General Robert E. Lee, commanding the Confederate Army of Northern Virginia, strengthened his defenses even more following his victory at Fredericksburg. Lee’s men had knocked back 14 charges by the Federal Army of the Potomac, but Lee feared that another, larger attack was forthcoming. Just after midnight on December 14, Confederates obtained a dispatch from a captured messenger confirming what Lee feared: the Federals would renew the assault at daybreak.
Major General Ambrose E. Burnside, commanding the Federal army, consulted with his three grand division commanders. According to a staffer, “In about 20 minutes they dispersed, having determined to storm the crest at 10 a.m. the next morning with the 9th Army Corps, which was to be supported by the 2d Corps.” Burnside wired his superiors at 4 a.m.: “I have just returned from the field. Our troops are all over the (Rappahannock) river. We hold the first ridge outside the town, and 3 miles below. We hope to carry the rest today.”
Despite his inability to get through the Confederate defenses the previous day, Burnside planned to personally lead his old Ninth Corps in another attack. Major General William B. Franklin, commanding the Left Grand Division, recalled that “the officers were so demoralized that they did their best to keep him out of it.” Major General Joseph Hooker, commanding the Center Grand Division, was loudest in his opposition to the plan. Major General Edwin V. Sumner of the Right Grand Division persuaded Burnside to hold a council of war on the matter.
Hooker voiced such strong opposition to this plan that some witnesses considered him insubordinate. Franklin suggested they attack Lee’s extreme right flank as he had previously recommended. One of Burnside’s staff officers wrote, “The General was troubled & anxious all the morning, consulting with officers & much by himself.” The generals debated what should be done for several hours past the ordered 10 a.m. attack. Burnside even offered to resign, which the generals rejected.
Burnside ultimately agreed to abort his planned assault on Marye’s Heights. But instead of attacking another point on the Confederate line, he announced that the army would withdraw to its starting point, across the Rappahannock from Fredericksburg. Hooker argued that they should at least retain control of the town, but Burnside would have none of it. After the generals left, Burnside’s staffer noted that “he choked & his tears ran as he gave the order to evacuate.”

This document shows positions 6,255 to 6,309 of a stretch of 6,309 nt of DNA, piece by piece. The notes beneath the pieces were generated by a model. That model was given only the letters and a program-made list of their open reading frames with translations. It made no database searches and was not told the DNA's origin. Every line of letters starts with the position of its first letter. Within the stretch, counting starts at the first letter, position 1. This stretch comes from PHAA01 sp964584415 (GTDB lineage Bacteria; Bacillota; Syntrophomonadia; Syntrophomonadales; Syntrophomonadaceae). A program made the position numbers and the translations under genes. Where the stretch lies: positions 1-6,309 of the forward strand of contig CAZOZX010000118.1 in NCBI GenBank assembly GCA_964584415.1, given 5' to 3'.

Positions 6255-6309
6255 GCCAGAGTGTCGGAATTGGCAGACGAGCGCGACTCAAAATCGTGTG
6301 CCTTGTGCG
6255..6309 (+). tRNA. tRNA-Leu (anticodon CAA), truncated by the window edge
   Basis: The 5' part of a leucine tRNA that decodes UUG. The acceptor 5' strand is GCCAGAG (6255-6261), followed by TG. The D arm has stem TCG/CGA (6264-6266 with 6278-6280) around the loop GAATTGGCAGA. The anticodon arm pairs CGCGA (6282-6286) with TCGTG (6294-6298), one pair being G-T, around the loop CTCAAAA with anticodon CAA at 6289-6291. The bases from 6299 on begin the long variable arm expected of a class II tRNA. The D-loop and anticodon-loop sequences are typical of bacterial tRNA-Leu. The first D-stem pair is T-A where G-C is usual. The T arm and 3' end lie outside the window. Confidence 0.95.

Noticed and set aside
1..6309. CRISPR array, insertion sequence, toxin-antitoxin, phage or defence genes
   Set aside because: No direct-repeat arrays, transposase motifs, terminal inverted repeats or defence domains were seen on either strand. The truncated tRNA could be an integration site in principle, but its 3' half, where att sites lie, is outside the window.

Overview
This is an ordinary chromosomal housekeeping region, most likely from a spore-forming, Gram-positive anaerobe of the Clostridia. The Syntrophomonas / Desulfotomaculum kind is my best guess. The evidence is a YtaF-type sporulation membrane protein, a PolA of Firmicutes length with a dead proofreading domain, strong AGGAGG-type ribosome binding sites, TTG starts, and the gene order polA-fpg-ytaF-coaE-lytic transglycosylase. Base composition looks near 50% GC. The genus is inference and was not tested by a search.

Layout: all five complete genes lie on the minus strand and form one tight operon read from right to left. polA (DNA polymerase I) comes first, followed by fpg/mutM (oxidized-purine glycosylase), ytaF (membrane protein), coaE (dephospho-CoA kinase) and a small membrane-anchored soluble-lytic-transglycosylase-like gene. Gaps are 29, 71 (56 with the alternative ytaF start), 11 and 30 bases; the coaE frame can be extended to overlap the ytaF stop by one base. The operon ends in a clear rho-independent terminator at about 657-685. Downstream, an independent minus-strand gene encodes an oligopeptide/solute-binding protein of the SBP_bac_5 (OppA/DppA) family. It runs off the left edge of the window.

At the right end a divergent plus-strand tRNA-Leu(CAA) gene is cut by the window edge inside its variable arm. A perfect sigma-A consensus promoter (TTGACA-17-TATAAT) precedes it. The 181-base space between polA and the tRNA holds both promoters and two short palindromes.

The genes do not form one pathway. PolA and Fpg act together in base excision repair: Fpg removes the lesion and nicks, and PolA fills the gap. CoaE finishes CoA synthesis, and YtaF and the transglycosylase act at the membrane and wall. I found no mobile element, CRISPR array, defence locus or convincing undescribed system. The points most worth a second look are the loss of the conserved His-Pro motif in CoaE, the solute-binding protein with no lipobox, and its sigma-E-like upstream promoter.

In Washington, news of the battle slowly trickled in. Navy Secretary Gideon Welles wrote in his diary that it had to be bad because when the War Department had to report a defeat, it used “a great deal of fuss and mystery, a shuffling over of papers and maps, and a far-reaching vacant gaze at something undefined and indescribable.” Many influential politicians had warned President Abraham Lincoln that only victory, “speedy and decided, will save our cause from utter destruction.” The North would learn of this terrible defeat soon enough.
Lincoln had received a firsthand account of the battle from New York Tribune reporter Henry Villard, who had hurried from Fredericksburg to Washington on the night of the 13th. The next day, while Burnside vacillated about attacking again, Lincoln urged General-in-Chief Henry W. Halleck to order him to pull back across the Rappahannock. But with his usual reluctance to directly involve himself in field operations, Halleck declined: “I hold that a General in command of an army in the field is the best judge of existing conditions.”
Lee had accomplished his initial goal of stopping the Federal drive on Richmond. But when the Federals showed no signs of renewing the contest, Lee tried to coax them into a fight so he could achieve his overall goal of destroying the Army of the Potomac. He opened a visible gap in his line that he hoped Burnside would try to charge through, but the Federals would not take the bait.
Lieutenant General Thomas J. “Stonewall” Jackson urged Lee to counterattack, and Lee later faced southern criticism for not charging into the demoralized Federals. But the Confederates were still vastly outnumbered, and the Federals were under the protection of massed artillery on Stafford Heights across the river. Moreover, Lee discovered that the Federals had dug entrenchments outside Fredericksburg, which would have been very difficult to overtake. A counterattack could have been easily repulsed, or the Federals could have easily withdrawn across the river and dismantled their pontoon bridges before the Confederates could use them.
Throughout the 14th, thousands of Federal soldiers (either wounded or pinned down by Confederates) still lay in the freezing cold in front of Marye’s Heights. As the sun set, the Federals still living on the ground had to endure a second night of exposure to freezing cold. The aurora borealis appeared in the evening sky, which was an unusual sight so far south. Confederates who had never seen them before claimed that the dancing lights represented God celebrating their victory.
The Federal withdrawal back to Falmouth began during the night. Lee granted Burnside’s request for a truce to collect the wounded and bury the dead on the battlefield. Over a thousand Federals lay dead in one square acre in front of Marye’s Heights. Most died in combat, but some died of exposure, having been lying in freezing cold for two days.
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